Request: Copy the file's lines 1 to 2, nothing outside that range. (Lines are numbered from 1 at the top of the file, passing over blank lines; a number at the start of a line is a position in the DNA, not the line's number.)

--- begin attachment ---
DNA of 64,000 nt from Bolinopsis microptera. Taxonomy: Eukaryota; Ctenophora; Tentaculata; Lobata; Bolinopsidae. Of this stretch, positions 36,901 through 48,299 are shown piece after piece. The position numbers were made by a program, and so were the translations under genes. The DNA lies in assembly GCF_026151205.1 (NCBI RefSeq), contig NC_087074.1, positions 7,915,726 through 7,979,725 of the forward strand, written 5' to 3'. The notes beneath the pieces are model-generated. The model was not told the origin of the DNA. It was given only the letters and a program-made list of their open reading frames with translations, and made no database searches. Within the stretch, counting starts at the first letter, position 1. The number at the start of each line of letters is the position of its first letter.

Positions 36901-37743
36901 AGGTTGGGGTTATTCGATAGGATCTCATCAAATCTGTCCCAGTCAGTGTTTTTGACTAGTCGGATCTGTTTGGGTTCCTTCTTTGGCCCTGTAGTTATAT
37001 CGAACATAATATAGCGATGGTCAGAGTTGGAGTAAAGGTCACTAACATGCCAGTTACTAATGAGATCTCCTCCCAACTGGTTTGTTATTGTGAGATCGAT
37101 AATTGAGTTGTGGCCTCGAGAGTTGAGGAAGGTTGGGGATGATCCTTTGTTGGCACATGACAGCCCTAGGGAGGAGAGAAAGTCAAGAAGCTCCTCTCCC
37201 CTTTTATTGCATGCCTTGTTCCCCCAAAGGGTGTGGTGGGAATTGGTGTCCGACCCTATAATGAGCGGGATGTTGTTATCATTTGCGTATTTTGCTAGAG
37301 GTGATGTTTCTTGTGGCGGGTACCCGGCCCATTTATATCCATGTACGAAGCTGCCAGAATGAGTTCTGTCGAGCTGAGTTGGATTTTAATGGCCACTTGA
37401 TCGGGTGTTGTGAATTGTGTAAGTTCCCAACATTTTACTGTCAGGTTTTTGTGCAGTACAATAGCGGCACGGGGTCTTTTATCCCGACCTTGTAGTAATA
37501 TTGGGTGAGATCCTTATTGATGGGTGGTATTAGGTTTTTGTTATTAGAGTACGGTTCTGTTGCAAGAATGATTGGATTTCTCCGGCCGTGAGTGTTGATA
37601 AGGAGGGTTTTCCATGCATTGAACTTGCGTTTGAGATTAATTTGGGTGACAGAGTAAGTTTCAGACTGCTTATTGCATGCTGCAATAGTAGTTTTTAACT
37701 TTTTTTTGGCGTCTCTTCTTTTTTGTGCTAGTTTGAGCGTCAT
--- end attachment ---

DNA of 64,000 nt from Bolinopsis microptera. Taxonomy: Eukaryota; Ctenophora; Tentaculata; Lobata; Bolinopsidae. Of this stretch, positions 36,901 through 48,299 are shown piece after piece. The position numbers were made by a program, and so were the translations under genes. The DNA lies in assembly GCF_026151205.1 (NCBI RefSeq), contig NC_087074.1, positions 7,915,726 through 7,979,725 of the forward strand, written 5' to 3'. The notes beneath the pieces are model-generated. The model was not told the origin of the DNA. It was given only the letters and a program-made list of their open reading frames with translations, and made no database searches. Within the stretch, counting starts at the first letter, position 1. The number at the start of each line of letters is the position of its first letter.

Positions 36901-37743